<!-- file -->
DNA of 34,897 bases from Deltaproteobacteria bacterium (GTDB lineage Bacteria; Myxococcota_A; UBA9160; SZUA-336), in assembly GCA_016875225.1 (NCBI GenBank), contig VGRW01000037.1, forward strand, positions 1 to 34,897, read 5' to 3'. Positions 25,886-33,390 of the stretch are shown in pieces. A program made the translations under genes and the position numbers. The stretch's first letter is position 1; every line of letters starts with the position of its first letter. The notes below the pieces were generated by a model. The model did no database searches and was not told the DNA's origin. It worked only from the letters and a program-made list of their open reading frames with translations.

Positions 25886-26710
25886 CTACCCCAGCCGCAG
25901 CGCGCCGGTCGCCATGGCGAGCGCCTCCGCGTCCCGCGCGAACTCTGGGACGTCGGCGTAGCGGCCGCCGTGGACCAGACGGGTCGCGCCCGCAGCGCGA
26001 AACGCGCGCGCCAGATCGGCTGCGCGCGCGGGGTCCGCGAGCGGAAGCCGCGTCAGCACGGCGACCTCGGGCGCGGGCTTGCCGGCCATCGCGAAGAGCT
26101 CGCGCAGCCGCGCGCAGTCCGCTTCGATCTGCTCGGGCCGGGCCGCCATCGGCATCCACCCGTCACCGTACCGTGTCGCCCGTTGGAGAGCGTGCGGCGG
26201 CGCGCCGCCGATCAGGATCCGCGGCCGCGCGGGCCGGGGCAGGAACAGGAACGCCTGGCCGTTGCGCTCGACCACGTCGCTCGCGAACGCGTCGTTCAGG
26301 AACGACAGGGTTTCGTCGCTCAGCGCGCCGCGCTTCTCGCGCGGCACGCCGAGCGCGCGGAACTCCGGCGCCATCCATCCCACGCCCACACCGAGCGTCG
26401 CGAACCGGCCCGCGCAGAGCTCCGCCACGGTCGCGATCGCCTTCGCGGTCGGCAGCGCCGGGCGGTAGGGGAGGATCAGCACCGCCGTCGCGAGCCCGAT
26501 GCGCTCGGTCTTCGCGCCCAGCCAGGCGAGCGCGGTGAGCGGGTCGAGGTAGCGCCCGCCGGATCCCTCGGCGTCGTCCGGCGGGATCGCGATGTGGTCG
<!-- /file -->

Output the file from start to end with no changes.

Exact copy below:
DNA of 34,897 bases from Deltaproteobacteria bacterium (GTDB lineage Bacteria; Myxococcota_A; UBA9160; SZUA-336), in assembly GCA_016875225.1 (NCBI GenBank), contig VGRW01000037.1, forward strand, positions 1 to 34,897, read 5' to 3'. Positions 25,886-33,390 of the stretch are shown in pieces. A program made the translations under genes and the position numbers. The stretch's first letter is position 1; every line of letters starts with the position of its first letter. The notes below the pieces were generated by a model. The model did no database searches and was not told the DNA's origin. It worked only from the letters and a program-made list of their open reading frames with translations.

Positions 25886-26710
25886 CTACCCCAGCCGCAG
25901 CGCGCCGGTCGCCATGGCGAGCGCCTCCGCGTCCCGCGCGAACTCTGGGACGTCGGCGTAGCGGCCGCCGTGGACCAGACGGGTCGCGCCCGCAGCGCGA
26001 AACGCGCGCGCCAGATCGGCTGCGCGCGCGGGGTCCGCGAGCGGAAGCCGCGTCAGCACGGCGACCTCGGGCGCGGGCTTGCCGGCCATCGCGAAGAGCT
26101 CGCGCAGCCGCGCGCAGTCCGCTTCGATCTGCTCGGGCCGGGCCGCCATCGGCATCCACCCGTCACCGTACCGTGTCGCCCGTTGGAGAGCGTGCGGCGG
26201 CGCGCCGCCGATCAGGATCCGCGGCCGCGCGGGCCGGGGCAGGAACAGGAACGCCTGGCCGTTGCGCTCGACCACGTCGCTCGCGAACGCGTCGTTCAGG
26301 AACGACAGGGTTTCGTCGCTCAGCGCGCCGCGCTTCTCGCGCGGCACGCCGAGCGCGCGGAACTCCGGCGCCATCCATCCCACGCCCACACCGAGCGTCG
26401 CGAACCGGCCCGCGCAGAGCTCCGCCACGGTCGCGATCGCCTTCGCGGTCGGCAGCGCCGGGCGGTAGGGGAGGATCAGCACCGCCGTCGCGAGCCCGAT
26501 GCGCTCGGTCTTCGCGCCCAGCCAGGCGAGCGCGGTGAGCGGGTCGAGGTAGCGCCCGCCGGATCCCTCGGCGTCGTCCGGCGGGATCGCGATGTGGTCG